Frequently Ignored Facts

Here are few facts that that one must know!

Q. How do the street animals quench their thirst?

A.When street animals are thirsty and unable to find a ready water source, these are forced to drink from the sewage, gutter or puddles of muddy water.

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Q. What’s the result of drinking contaminated water on animals?

A. Contaminated water is a major source of deadly waterborne diseases which when ingested by these animals causes them to suffer silently with multiple diseases and consequent early deaths. When such aggravation exceeds their level of tolerance, aggression is amplified in these animals making them bite on the slightest provocation.

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Q. Is withholding drinking water deemed as cruelty?

A. Just as physical abuse is deemed as cruelty, so also is not providing food and drinking water, as it causes longtime suffering and ultimately leads to a horrible death.

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Q. The case of the elephant Bijlee!

A. "Recently there was a report of an Elephant named Bijlee who collapsed and died due to multiple organ failure that came from dehydration. People fed Bijlee bananas, wada pavs, rice, chapatis, but not a drink of water. It seems to have never occurred to anyone that Bijlee needed water to drink, in fact plenty of water - 200 to 300 liters of water each day!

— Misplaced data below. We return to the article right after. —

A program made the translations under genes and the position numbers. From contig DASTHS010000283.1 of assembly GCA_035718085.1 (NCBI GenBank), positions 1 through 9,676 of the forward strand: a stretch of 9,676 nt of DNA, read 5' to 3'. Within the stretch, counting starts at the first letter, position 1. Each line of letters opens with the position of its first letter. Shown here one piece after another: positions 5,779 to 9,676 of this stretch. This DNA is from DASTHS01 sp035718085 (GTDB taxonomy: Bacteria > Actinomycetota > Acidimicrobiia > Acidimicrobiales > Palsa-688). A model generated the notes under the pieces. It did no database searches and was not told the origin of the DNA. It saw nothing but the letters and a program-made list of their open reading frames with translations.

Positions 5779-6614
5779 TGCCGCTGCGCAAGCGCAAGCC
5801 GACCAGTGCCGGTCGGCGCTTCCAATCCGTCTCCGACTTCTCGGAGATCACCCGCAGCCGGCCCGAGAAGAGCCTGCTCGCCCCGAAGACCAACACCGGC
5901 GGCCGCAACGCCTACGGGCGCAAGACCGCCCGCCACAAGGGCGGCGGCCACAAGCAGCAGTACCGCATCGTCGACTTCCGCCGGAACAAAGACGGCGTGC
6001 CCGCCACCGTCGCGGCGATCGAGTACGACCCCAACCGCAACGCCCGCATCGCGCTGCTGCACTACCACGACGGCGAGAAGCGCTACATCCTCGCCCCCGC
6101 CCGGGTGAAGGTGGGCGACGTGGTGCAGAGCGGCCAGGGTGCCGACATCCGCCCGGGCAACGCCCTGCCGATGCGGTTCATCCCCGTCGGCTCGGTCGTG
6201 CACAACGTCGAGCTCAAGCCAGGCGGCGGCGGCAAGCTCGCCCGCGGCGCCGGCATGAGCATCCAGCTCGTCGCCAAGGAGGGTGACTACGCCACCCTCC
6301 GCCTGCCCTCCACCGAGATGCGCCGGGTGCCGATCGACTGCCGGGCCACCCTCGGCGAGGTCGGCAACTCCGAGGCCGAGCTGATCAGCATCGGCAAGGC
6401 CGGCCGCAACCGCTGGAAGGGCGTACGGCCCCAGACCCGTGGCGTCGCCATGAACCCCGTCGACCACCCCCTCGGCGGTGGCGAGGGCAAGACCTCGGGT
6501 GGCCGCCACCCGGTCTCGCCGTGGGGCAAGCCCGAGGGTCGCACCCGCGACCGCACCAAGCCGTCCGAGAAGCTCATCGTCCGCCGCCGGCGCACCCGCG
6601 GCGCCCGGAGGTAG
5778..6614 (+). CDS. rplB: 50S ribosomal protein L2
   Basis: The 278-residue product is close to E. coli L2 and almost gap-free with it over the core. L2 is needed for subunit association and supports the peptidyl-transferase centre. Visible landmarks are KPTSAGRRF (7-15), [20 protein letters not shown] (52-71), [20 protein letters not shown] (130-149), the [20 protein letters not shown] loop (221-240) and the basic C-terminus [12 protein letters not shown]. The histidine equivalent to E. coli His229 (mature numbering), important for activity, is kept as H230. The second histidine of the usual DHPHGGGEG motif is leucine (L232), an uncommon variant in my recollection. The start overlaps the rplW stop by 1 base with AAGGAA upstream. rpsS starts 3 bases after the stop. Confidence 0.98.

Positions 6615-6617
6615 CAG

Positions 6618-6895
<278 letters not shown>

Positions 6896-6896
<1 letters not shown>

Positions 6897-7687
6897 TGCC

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Q. The specific role of Animal Hospitals, Clinics and NGOs in providing treatment to street animals?

A. Animal Hospitals are few and mainly privately run on charities however they always seem to be short on space, equipment, facilities, vehicles and funds. They still however manage treating a large number of animals with the spirited dedication of their Promoters & Trustees.

The privately run clinics exclusively provide treatment for household pets and their charges are rather steep even when compared to the equivalent human treatment. Treatment for stray dogs and cats is not feasible here.

These Hospitals, NGOs and others vaccinate Street animals for rabies and some are vaccinated with the popular 5-in-1 or 7-in-1 or 10-in-1 injections. Hospitals & NGOs also treat accident cases as well as pick up abandoned pets.

However we rarely see these animals being treated for diseases related to dehydration (esp. during summer months), drinking contaminated water or wading through the polluted floods during the monsoons. There is no preventive treatment undertaken for these animals to keep a check on their health from time to time. These vital issues related to the health of these animals can be mitigated by just providing them “drinking water”, which helps assuage infection as well as provides for the animal’s most basic necessity.